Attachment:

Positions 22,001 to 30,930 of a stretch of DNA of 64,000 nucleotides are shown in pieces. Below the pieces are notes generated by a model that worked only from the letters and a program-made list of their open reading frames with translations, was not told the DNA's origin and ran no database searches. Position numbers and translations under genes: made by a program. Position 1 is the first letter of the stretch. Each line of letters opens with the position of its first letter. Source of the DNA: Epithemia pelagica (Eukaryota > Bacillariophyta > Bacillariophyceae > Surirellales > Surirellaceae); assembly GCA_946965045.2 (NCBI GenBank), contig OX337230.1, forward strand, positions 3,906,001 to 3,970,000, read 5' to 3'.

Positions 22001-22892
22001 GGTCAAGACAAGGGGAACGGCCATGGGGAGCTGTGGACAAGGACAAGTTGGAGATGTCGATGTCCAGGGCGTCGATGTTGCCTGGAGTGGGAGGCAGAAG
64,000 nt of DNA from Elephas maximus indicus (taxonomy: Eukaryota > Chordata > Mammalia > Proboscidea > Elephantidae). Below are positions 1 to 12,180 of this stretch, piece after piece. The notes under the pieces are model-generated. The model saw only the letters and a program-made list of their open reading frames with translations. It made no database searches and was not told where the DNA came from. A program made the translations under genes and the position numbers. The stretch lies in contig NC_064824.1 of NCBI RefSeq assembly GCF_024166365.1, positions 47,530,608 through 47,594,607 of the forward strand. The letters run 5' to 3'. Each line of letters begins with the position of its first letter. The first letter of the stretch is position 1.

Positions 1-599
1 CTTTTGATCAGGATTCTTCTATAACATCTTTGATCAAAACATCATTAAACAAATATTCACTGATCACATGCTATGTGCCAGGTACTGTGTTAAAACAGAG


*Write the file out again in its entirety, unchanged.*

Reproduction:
Positions 22,001 to 30,930 of a stretch of DNA of 64,000 nucleotides are shown in pieces. Below the pieces are notes generated by a model that worked only from the letters and a program-made list of their open reading frames with translations, was not told the DNA's origin and ran no database searches. Position numbers and translations under genes: made by a program. Position 1 is the first letter of the stretch. Each line of letters opens with the position of its first letter. Source of the DNA: Epithemia pelagica (Eukaryota > Bacillariophyta > Bacillariophyceae > Surirellales > Surirellaceae); assembly GCA_946965045.2 (NCBI GenBank), contig OX337230.1, forward strand, positions 3,906,001 to 3,970,000, read 5' to 3'.

Positions 22001-22892
22001 GGTCAAGACAAGGGGAACGGCCATGGGGAGCTGTGGACAAGGACAAGTTGGAGATGTCGATGTCCAGGGCGTCGATGTTGCCTGGAGTGGGAGGCAGAAG
64,000 nt of DNA from Elephas maximus indicus (taxonomy: Eukaryota > Chordata > Mammalia > Proboscidea > Elephantidae). Below are positions 1 to 12,180 of this stretch, piece after piece. The notes under the pieces are model-generated. The model saw only the letters and a program-made list of their open reading frames with translations. It made no database searches and was not told where the DNA came from. A program made the translations under genes and the position numbers. The stretch lies in contig NC_064824.1 of NCBI RefSeq assembly GCF_024166365.1, positions 47,530,608 through 47,594,607 of the forward strand. The letters run 5' to 3'. Each line of letters begins with the position of its first letter. The first letter of the stretch is position 1.

Positions 1-599
1 CTTTTGATCAGGATTCTTCTATAACATCTTTGATCAAAACATCATTAAACAAATATTCACTGATCACATGCTATGTGCCAGGTACTGTGTTAAAACAGAG